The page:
Survival Choppers – Understanding Axe Types

As far as blades go in your survival gear there are three basic functions covered by a variety of tools. The first, is to puncture, slice, and cut, the second is to saw, and now we’ll cover the third in a brief outline of the best choices for survival chopping. When you have to drop a tree with your survival axe for some serious firewood you need the right tool.

What Makes Up An Axe?

There are two different parts of the axe that you need to be able to recognize in order for you to be able to select a quality ax that will last you a life time.


Originally made out of a straight grained piece of hickory, many people now prefer the new metal or fiberglass handles on the market. The handle of an ax is specially shaped for directing the force of your chop on the ax head. (We like the Gerber Camp Axe – tested it and it works)


The head is the part that bites into the wood. The best ax heads are made out of one piece of forged steel, securely fastened to the handle. Some axes such as those made by the Estwing® ax company, are made out of one piece of metal with a comfortable rubber grip attached over the metal handle.

Types of Axes

There are a variety of different axes for different jobs. Here are some of the most common types.


Hatchet, camp ax, tomahawk whatever you wish to call it, has the same basic makeup.

It has a 1 to 1 ½  pound head on a 10 to 14 inch handle.  It is great for limbing, and it is also the perfect size for splitting kindling for a fire. It can easily be carried to the campsite or stowed in your Bug Out Bag for making emergency shelters.


  • Lightweight and compact
  • Great for back packing and camping
  • Affordable
  • Can be used by a wider range of individuals


  • Great for small tasks but not so much for larger projects

Forest Ax

The forest, boys, or range ax as it’s often called, is the jack of all trades of axes. With a head weighing between 2 and 2 ¾ pounds, and a handle between 18 and 26 inches in length, it is the  perfect mix between the convenient size of the hatchet, and the weight of the felling axe.


  • Good middle ground tool
  • Lightweight
  • Packable
  • Can tackle a range of jobs


  • May require more effort with larger jobs
Survival Axe

Felling Ax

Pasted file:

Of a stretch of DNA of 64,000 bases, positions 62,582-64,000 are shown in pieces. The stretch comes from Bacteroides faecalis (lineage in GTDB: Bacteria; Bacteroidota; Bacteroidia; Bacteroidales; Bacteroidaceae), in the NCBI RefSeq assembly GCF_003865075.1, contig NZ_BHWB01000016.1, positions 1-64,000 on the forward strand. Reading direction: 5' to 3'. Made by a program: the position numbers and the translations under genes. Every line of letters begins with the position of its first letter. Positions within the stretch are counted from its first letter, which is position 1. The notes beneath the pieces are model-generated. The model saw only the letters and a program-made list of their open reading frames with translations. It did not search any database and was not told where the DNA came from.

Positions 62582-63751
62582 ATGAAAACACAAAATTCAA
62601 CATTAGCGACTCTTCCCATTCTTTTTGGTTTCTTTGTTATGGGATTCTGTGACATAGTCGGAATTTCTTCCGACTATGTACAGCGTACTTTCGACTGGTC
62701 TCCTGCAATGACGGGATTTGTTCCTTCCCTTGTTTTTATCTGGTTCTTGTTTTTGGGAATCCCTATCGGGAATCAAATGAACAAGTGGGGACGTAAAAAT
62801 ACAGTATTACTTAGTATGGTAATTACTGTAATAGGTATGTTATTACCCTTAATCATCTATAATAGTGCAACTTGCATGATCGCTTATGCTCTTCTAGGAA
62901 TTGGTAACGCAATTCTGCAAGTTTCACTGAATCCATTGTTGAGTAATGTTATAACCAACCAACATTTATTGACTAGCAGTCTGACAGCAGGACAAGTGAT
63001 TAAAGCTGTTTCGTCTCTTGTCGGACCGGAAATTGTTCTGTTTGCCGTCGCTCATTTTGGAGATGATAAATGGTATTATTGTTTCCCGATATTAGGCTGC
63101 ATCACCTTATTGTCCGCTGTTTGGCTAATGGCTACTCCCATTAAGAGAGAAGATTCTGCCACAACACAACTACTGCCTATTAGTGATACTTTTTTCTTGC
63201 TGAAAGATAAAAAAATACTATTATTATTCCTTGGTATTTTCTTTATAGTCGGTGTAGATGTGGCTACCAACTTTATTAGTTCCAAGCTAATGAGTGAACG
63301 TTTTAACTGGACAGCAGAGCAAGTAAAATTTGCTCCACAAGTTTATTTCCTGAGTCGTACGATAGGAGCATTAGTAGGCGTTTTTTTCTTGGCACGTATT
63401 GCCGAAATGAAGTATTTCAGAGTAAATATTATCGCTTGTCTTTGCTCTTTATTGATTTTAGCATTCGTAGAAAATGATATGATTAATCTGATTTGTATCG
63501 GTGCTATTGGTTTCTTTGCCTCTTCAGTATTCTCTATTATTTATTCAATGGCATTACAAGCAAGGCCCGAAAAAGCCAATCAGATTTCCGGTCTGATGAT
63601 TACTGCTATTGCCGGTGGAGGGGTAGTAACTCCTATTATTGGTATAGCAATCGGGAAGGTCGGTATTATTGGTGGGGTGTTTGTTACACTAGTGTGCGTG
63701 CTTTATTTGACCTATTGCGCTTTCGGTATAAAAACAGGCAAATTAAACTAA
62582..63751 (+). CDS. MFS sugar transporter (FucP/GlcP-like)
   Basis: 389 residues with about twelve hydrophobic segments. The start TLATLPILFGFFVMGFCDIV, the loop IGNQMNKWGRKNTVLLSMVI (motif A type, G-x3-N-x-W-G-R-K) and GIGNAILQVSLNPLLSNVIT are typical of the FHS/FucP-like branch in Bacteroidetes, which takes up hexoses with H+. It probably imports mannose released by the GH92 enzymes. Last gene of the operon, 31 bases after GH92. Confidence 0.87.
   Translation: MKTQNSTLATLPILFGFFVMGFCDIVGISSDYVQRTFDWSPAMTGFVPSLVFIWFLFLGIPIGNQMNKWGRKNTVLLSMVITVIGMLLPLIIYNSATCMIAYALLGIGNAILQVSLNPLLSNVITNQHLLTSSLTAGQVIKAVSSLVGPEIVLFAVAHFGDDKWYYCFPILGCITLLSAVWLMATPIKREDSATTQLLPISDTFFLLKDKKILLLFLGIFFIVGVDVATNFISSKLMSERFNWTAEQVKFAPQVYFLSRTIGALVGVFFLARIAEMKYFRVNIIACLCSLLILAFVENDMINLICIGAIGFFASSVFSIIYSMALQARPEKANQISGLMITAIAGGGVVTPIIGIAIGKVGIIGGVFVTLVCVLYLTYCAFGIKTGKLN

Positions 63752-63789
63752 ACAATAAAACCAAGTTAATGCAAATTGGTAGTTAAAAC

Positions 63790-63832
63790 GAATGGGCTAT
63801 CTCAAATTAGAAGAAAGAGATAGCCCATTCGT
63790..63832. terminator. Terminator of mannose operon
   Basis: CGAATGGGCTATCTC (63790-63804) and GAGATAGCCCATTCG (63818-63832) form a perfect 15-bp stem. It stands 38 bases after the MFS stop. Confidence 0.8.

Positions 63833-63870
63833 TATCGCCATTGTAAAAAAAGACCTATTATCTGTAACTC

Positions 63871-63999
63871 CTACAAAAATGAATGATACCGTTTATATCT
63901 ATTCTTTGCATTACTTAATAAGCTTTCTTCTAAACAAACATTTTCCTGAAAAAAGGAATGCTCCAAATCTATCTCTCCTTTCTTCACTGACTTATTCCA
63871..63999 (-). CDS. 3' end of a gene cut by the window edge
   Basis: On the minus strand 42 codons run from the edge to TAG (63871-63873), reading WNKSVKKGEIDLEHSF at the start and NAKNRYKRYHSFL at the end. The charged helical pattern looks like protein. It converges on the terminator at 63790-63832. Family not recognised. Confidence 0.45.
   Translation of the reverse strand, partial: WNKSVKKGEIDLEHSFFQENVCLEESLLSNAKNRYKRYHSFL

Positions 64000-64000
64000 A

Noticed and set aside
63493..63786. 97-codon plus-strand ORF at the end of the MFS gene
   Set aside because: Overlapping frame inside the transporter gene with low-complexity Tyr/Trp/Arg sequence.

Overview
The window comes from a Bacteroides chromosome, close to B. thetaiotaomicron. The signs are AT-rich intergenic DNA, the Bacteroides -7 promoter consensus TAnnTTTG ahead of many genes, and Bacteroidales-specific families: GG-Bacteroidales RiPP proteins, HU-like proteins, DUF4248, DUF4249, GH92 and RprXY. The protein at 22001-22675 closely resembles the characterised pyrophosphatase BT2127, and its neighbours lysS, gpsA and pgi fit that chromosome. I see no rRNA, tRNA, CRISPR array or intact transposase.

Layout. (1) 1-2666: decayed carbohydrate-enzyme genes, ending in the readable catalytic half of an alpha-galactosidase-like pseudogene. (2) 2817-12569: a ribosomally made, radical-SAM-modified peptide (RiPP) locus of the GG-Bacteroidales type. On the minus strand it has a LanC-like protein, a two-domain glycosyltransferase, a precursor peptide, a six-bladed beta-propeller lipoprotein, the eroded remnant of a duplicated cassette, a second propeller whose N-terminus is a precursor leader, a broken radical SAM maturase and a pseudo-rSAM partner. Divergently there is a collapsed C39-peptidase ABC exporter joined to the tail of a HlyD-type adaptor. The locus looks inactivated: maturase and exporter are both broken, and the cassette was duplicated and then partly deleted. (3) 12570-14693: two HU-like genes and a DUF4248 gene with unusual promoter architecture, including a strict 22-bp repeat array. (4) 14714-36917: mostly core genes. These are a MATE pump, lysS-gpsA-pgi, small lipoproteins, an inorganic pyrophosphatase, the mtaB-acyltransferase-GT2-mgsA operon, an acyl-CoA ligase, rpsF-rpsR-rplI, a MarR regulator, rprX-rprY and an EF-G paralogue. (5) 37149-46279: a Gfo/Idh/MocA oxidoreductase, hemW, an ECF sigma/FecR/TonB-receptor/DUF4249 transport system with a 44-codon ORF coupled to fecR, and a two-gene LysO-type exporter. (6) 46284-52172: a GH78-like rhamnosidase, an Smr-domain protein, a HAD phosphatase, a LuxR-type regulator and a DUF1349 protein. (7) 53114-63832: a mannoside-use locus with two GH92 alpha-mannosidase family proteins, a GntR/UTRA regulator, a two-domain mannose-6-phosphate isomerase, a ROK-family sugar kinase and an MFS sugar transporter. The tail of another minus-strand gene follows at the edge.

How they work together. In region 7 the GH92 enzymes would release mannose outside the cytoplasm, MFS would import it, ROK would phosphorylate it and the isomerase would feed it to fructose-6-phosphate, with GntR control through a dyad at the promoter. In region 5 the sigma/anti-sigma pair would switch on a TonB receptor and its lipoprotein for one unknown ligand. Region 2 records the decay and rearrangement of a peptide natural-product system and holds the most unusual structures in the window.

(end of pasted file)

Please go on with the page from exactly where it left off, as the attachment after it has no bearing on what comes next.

It has a thinner blade than most, weighing about 3 to 4 pounds. Its light weight and thin shape allow for it to be hefted sideways and cut quickly into the side of a trees grain.  Some models have a double blade in the fashion of a medieval battle ax. In my opinion you really don’t need two blades whizzing by your head as you chop.


  • Perfect for clearing saplings and trees
  • Packable
  • Can be used for splitting firewood


  • Its thinner edge profile causes it to get stuck in wood

Splitting Maul

Splitting Maul

The maul is heavy in comparison to its chopping brothers. With a head weighing from 5 to 12 pounds, it is designed to concentrate force downward onto the piece of wood you are trying to split.  The blade is fat and rounded to help keep it from sticking into a stubborn log. Using a maul you will split logs much faster than any other ax.


  • Ideal for splitting logs and firewood
  • Does not become stuck in wood


  • Heavy
  • Too heavy to pack
  • Requires a lot of energy to use


Cold Steel Machete

I do not have the space here to list the endless capabilities of the survival machete so I will explain in brief. A machete isn’t an ax at all, it’s more of a long knife used for light chopping and slashing your way through brush.

They are used all over the world by native people for building shelters, killing game, and for many other tasks. Their blades range in length from 12 to 26 inches, and have handles made from a variety of materials including wood, plastic, and simply just layers of cloth or string.  Gerber makes an excellent basic machete that is priced right.


  • Lightweight
  • Easily packable or worn on the beltline
  • Great for clearing brush and light to medium chopping tasks
  • Very versatile


  • Cannot process wood like the tools listed above
  • Not as durable as an ax


I would recommend at least a forest ax and perhaps a splitting maul for use around the house, more so if you have a wood stove or fireplace to fuel. Also, when you buy an ax, it doesn’t come sharp. A mill file and a good sharpening stone should take care of maintaining the edge on all of your outdoor tools. Please use common sense when working with any and all cutting tools.

How Do You Chop?

Tell us what kind of chopping blades you use the most?


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